black-box voting vs closed minds

Cory Doctorow at BoingBoing has an eye-opening post about a source-code leak at Sequoia, a company that makes electronic vote-rigging voting machines used in the US. His information comes from the Election Defense Alliance, whose goal is to "review and improve voting system technology and operations". They've set up a Wiki for easier examination: Sequoia Study.

Apparently the code doesn't show a definitive smoking gun, but it might point to areas of questions and concerns. Isn't that what we could expect? In any complex and controversial investigation, evidence is generally found in bits and pieces which, taken together, present a picture from which logical inferences are drawn. If people are waiting for a signed confession - "I, Dick Cheney, planned, authorized and paid for the results of the 2004 election" - then they'll never be satisfied. Which may be their intention.

What I found most interesting at the BoingBoing post were the comments. I'm amazed that intelligent people are still writing off US election fraud with that convenient, catch-all slur: conspiracy theory. As if conspiracies don't exist. As if we shouldn't concern ourselves with trivialities like fair elections. As if asking why private, for-profit companies should own proprietary code that counts votes with no independent oversight is to be a paranoid Luddite living in a Montana cabin or an internet geek living in mommy's basement. Or, as one commenter suggests, is it that a Democrat in the White House makes it all okay?

A huge percentage of the comments take Doctorow to task for what they see as a sensational headline, not borne out by the story. Perhaps that's a fair criticism and the headline is an unnecessary bit of sensationalism. Or perhaps readers should understand that headlines are eye-catching devices, and articles say what they say. Or perhaps people shouldn't obsess on a headline, especially in light of Doctorow's impressive body of work, but it's easier to take pot-shots at a headline than to think about rigged US elections. Or the headline was convenient for diversionary tactics, and if the headline wasn't there, diversion-trolls would find something else to pick on.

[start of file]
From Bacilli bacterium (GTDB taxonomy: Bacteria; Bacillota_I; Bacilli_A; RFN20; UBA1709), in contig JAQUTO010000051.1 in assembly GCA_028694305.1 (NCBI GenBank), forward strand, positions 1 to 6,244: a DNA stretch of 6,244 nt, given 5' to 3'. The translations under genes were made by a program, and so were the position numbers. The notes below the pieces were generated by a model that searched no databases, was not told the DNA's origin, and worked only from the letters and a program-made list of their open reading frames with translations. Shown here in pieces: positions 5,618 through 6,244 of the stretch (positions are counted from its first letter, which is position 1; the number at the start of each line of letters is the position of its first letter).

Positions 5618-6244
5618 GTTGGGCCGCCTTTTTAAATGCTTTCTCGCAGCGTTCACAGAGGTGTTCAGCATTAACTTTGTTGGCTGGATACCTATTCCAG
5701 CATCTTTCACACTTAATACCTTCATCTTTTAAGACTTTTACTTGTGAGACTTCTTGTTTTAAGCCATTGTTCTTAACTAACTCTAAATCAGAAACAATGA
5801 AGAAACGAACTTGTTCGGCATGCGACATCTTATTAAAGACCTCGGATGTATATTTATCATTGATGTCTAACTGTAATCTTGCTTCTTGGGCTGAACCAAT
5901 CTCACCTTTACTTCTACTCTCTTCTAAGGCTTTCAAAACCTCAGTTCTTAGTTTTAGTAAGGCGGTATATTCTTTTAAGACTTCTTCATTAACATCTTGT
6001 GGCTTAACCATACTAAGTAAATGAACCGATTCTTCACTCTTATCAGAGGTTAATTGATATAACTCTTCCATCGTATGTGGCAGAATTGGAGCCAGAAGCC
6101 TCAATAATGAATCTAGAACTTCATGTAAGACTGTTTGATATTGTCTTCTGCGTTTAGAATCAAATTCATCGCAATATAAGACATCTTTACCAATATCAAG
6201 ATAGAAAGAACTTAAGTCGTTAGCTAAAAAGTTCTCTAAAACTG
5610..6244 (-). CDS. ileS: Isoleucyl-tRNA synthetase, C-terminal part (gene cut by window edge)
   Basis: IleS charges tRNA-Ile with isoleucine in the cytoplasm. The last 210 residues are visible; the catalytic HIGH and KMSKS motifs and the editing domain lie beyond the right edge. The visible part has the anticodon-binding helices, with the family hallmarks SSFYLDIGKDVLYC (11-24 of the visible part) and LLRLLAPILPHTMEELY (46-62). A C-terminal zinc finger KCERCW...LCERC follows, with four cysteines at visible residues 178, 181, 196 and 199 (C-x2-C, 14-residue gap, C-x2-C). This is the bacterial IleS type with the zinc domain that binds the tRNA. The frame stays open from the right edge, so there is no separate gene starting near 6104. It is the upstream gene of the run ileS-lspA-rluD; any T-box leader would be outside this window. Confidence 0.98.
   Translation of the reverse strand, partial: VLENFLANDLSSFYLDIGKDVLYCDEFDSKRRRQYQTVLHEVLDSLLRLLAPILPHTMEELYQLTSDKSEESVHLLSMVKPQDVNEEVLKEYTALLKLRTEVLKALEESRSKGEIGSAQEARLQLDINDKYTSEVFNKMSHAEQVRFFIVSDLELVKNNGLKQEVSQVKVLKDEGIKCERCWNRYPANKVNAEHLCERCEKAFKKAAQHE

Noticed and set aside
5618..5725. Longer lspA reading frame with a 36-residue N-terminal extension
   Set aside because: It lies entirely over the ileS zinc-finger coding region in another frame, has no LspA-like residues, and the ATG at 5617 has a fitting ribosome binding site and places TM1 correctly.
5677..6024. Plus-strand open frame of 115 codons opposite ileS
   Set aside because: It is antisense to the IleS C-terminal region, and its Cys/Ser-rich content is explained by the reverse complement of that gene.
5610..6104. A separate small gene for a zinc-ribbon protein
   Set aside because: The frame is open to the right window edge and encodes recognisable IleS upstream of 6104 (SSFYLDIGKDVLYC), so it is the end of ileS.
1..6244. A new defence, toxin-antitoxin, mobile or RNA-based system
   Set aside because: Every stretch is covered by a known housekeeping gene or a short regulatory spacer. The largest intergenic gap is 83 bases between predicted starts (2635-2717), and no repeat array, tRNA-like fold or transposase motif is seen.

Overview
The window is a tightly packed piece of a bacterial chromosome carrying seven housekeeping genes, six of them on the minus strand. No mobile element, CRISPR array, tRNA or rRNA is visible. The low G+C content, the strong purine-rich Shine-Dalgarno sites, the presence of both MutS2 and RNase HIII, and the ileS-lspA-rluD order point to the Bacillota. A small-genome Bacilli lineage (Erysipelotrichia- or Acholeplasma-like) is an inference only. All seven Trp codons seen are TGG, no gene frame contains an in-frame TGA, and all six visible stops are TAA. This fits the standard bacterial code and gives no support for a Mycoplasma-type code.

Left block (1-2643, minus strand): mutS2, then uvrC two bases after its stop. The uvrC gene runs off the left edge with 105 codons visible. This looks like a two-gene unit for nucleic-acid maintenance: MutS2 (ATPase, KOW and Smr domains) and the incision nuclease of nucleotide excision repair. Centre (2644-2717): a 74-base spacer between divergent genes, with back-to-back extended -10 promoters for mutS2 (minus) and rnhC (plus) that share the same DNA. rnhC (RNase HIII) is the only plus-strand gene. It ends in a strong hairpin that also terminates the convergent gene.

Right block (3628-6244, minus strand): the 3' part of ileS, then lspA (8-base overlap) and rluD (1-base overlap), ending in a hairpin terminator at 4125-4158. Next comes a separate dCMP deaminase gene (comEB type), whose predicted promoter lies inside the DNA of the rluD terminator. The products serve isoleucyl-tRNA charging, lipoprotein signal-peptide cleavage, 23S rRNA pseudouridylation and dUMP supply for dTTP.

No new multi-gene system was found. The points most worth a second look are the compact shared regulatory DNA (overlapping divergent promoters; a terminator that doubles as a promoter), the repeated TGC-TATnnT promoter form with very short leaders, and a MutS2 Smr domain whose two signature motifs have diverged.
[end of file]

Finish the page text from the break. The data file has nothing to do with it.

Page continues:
But commenters dismissing the possibility of US election fraud! That I find simply mind-boggling. They must realize that Doctorow, and indeed the EDA, is not implying that this one scrap of information is definitive evidence. Is it wilful ignorance? Knee-jerk denial? Simple disagree-with-everything trolling?

These sample comments don't reflect the general tone of the comments on this piece; it was much more negative. I just found these interesting.
Anonymous | October 21, 2009 1:45 AM

Please tell me somebody's going to get the death penalty over this.

pelrun | October 21, 2009 1:49 AM

Careful about jumping to conclusions here - "influence the logical flow of the election" just means there appears to be code for the election machine in the SQL statements (against federal laws prohibiting interpreted code). As yet there isn't any evidence of vote rigging.

Anonymous | October 21, 2009 2:22 AM


I'm sorry, but what. the. fuck.